Education[edit]

Schools[edit]

Sioux Center is the home of Dordt College. Dordt's 1400 students are drawn predominately from the local area, but a Canadian student body is also evident. Dordt's engineering and education programs are a typical draw for many students.

The Sioux Center Community School district educates 1,055 students as of February 2, 2011. The school is one of the few non-consolidated schools in northwest Iowa. The kindergarten through 4th grade Kinsey Elementary School posted an all-time high enrollment of 450 in the fall of 2011. 298 students are enrolled at the middle school, and 299 are at the high school. The elementary building and the middle school completed additional construction projects in 2010.

Sioux Center Christian School educates approximately 425 students grades K-8.[11] Most students who graduate from Sioux Center Christian continue to either Western Christian High School in Hull, IA or Unity Christian High School in Orange City, IA, although some go to the Sioux Center High School for their high school education.

The sports teams of Dordt College and Sioux Center Community Schools enjoy a friendly, yet heated, rivalry with the teams of Orange City. Dordt College and Northwestern College compete in soccer, volleyball and basketball. Dordt College recently started a football program, fielding a Junior Varsity team in the fall of 2007 and a Varsity team in 2008. MOC-Floyd Valley Community School competes spiritedly with Sioux Center Community School in many school activities. Sioux Center is a large division 2A school, while MOC-Floyd Valley is a small division 3A school.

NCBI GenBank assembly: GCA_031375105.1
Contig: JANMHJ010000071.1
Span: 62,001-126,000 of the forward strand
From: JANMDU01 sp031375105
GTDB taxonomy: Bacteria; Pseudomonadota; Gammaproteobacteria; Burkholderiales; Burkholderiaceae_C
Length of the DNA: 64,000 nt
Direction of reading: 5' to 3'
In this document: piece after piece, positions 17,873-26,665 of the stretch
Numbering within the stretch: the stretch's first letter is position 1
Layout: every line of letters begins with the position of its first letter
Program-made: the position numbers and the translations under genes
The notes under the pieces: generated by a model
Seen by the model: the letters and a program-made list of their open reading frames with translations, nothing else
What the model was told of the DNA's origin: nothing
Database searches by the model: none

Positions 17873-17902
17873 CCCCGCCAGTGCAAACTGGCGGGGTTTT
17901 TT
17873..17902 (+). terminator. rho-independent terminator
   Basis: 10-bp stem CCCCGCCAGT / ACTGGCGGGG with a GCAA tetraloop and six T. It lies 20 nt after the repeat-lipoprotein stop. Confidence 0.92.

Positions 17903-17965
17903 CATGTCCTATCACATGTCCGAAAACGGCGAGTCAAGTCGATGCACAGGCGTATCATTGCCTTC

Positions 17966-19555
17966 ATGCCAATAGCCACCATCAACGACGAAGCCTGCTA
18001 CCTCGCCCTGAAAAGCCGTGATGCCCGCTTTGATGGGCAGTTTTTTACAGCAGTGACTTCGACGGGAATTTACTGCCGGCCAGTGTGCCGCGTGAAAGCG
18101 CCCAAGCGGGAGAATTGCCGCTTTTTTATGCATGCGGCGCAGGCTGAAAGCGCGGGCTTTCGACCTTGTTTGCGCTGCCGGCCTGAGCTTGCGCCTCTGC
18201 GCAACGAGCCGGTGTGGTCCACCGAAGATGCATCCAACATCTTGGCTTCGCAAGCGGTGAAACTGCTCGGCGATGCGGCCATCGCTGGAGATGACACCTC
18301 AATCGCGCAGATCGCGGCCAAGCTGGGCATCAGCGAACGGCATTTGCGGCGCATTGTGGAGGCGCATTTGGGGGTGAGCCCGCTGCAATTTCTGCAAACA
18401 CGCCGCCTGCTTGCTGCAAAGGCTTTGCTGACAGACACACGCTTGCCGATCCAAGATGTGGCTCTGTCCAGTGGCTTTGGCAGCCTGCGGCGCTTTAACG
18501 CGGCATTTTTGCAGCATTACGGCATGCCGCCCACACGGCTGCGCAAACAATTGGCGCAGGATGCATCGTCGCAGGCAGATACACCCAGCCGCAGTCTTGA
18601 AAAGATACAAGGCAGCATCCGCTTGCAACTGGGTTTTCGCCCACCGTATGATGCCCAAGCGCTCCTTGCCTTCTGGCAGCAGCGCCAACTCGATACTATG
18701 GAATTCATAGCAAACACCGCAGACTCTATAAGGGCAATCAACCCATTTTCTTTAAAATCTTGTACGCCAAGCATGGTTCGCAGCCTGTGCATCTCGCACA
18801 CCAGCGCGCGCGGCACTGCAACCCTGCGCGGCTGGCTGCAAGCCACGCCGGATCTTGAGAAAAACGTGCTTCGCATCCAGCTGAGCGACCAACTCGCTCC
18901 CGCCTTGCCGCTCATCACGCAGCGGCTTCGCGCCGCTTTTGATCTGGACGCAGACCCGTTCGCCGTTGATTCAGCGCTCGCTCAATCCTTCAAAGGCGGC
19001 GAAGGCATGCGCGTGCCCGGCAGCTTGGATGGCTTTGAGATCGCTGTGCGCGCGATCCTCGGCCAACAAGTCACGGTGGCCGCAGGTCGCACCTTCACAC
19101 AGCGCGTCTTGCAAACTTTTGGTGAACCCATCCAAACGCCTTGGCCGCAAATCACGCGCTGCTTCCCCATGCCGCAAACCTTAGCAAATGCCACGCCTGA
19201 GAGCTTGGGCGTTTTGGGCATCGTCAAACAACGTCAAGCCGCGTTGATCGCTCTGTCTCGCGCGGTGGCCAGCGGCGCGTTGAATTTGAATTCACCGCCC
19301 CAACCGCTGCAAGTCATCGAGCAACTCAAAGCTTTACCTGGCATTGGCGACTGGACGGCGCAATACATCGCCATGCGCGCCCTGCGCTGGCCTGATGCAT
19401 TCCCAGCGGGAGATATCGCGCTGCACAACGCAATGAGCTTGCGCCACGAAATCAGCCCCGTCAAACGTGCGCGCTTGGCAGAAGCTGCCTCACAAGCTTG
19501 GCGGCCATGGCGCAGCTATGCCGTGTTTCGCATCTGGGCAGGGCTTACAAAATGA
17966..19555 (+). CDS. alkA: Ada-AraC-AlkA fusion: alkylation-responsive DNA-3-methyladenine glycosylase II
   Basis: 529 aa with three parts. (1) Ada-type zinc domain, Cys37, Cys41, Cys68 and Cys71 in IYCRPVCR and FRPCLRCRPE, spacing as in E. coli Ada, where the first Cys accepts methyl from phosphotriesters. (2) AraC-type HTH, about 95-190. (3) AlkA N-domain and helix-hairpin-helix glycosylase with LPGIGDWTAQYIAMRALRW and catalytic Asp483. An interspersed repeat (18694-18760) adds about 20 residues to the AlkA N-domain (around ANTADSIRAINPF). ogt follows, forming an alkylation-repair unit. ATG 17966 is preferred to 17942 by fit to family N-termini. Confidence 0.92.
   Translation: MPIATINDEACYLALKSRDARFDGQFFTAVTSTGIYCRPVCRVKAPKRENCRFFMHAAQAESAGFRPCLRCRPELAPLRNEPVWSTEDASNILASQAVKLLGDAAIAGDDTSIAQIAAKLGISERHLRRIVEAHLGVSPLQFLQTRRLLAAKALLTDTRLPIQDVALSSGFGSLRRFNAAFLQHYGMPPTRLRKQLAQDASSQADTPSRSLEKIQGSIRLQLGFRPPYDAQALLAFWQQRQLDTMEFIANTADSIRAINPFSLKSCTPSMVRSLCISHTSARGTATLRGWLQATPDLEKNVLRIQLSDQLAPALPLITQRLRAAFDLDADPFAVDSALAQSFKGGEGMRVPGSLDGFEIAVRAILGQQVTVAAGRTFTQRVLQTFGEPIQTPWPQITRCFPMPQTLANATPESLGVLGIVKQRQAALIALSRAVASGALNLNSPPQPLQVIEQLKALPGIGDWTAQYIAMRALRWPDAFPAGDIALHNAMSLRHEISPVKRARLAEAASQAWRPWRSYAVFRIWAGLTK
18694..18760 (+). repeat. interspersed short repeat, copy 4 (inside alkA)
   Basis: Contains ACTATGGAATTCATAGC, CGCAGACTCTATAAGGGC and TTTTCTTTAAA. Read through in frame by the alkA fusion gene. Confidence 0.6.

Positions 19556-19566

Library[edit]

The Sioux Center Public Library began in 1927. The library's location changed many times over the years due to expanding demand and resource materials. In 1967, the library opened in a new location one block northeast of the current Centre Mall. On July 23, 2003, a fire destroyed nearly the entire library. About $600,000 of materials were lost, though some materials were restored and saved. The library was moved to the community center while plans were drawn up for construction of a new location. Completed in September 2008, the Sioux Center Library's new location opened up the door to many services - private meeting rooms, an art gallery, and many computers available for public use.[12]

Recent developments[edit]

Construction has begun on a new hospital site near the intersection of B40 and 13th Avenue. Estimated finish time will be spring 2014.[13] The new hospital opened on May 22, 2014.

References[edit]

  1. ^ a b "US Gazetteer files 2010". United States Census Bureau. Retrieved 2012-05-11. 
  2. ^ a b "American FactFinder". United States Census Bureau. Retrieved 2012-05-11. 
  3. ^ "Population Estimates". United States Census Bureau. Retrieved 2013-05-23. 
  4. ^ Sioux Center News, February 16, 2011
  5. ^ "US Gazetteer files: 2010, 2000, and 1990". United States Census Bureau. 2011-02-12. Retrieved 2011-04-23. 
  6. ^ "American FactFinder". United States Census Bureau. Retrieved 2008-01-31. 
  7. ^ Tremain, Dick (January 2009). "NFL Star Credited with Starting Farmer Building Terraces". National Resources Conservation Service. Retrieved 22 January 2014. 
  8. ^ "Nancy Metcalf". United States Olympic Committee. Retrieved 23 January 2014. 
  9. ^ Siebring, Al (163 December 1994). "Dordt College Founder Rev. B.J. Haan Dead at 77". Christian Renewal. Retrieved 23 January 2014. 
  10. ^ http://ragbrai.com/data/history/ragbrai-route-history.php
  11. ^ http://www.siouxcenterchristian.com/FAQ.cfm
  12. ^ http://www.siouxcenter.lib.ia.us/library-information
  13. ^ http://schealth.com/2012/recent-news/groundbreaking-announcement

External links[edit]